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This week’s book talks 6/10-14

14 Jun

I am so excited that today is the last day of the school, that I got up early and wound up some yarn so I can do celebratory cast on of my first socks of summer tonight.

This week, I talked about books I’ve taken out from the public library and plan to read this summer.

Monday

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Rising Water: The Story of the Thai Cave Rescue by Marc Aronson

Tuesday

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The Line Tender by Kate Allen

Wednesday

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Caterpillar Summer by Gillian McDunn

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Finding Orion  by John David Anderson

Rising to the Challenge

10 Jun

I read a lot, as you well know, and I can often predict how things will end. Sometimes, though, you see it coming and it still makes you cry.

This weekend, I read Planet Earth is Blue  by Nicole Panteleakos, and it was like a gut punch. I totally knew what was coming, but the reaction of the main character, Nova, was so well written that I wanted to crawl through the pages to give her a hug, even though she doesn’t like to be touched.

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Books can do a lot to teach kids to feel empathy for others. It was interesting to see what was going on in Nova’s mind, while people around her misunderstood everything she was about.  At 232 pages, Planet Earth is Blue,  isn’t a long book – it can easily be finished in an afternoon by a pool – but it kept me riveted.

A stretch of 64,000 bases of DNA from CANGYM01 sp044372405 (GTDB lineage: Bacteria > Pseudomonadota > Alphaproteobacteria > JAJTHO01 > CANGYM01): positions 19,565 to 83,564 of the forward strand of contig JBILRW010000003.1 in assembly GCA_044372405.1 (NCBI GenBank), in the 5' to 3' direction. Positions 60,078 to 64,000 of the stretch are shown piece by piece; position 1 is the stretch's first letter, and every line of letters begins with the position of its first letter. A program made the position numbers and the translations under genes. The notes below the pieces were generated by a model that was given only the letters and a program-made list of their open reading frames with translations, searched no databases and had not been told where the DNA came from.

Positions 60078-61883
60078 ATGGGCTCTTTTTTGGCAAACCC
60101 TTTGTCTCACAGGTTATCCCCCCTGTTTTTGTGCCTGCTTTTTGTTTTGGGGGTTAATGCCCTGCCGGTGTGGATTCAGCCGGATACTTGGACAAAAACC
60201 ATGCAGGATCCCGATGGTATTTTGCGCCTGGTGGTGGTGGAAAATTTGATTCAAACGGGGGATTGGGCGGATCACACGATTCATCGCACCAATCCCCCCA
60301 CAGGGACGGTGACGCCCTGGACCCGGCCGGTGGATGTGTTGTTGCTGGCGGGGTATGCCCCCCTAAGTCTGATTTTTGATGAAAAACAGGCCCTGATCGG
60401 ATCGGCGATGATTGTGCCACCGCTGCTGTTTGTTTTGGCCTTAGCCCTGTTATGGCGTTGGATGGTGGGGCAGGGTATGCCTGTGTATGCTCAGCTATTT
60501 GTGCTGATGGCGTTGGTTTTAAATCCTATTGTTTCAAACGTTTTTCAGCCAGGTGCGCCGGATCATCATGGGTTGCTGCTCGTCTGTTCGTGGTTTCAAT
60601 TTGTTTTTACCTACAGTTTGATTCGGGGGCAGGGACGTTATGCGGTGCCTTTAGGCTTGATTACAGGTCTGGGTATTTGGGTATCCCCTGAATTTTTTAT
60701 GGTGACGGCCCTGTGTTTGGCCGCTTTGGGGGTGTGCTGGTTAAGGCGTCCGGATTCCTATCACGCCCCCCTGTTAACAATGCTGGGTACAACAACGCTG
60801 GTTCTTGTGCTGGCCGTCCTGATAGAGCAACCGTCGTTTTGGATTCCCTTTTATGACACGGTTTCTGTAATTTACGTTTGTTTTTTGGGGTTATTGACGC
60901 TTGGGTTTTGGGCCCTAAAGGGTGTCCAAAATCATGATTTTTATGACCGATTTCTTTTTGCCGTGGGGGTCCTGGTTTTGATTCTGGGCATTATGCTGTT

This week’s book talks 5/20-24

24 May

Monday

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House Without Walls by Ching Yeung Russell

Tuesday

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The Other Half of Happy  by Rebecca Balcárcel

Wednesday

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Soaring Earth  by Margarita Engle

Thursday

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Riverland  by Fran Wilde

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A Place to Belong  by Cynthia Kadohata

20 May

Books set in summer seem to be finding their way to me. Thoughts about summer are certainly making their way to me, and my students. I was grateful for the return to rain after three weeks of summery weather – it helps keep students focused.

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The main character of Lynda Mullaly Hunt’s  Shouting At the Rain also appreciates a good storm.

Publisher’s Summary: Delsie loves tracking the weather–lately, though, it seems the squalls are in her own life. She’s always lived with her kindhearted Grammy, but now she’s looking at their life with new eyes and wishing she could have a “regular family.” Delsie observes other changes in the air, too–the most painful being a friend who’s outgrown her. Luckily, she has neighbors with strong shoulders to support her, and Ronan, a new friend who is caring and courageous but also troubled by the losses he’s endured. As Ronan and Delsie traipse around Cape Cod on their adventures, they both learn what it means to be angry versus sad, broken versus whole, and abandoned versus loved. And that, together, they can weather any storm.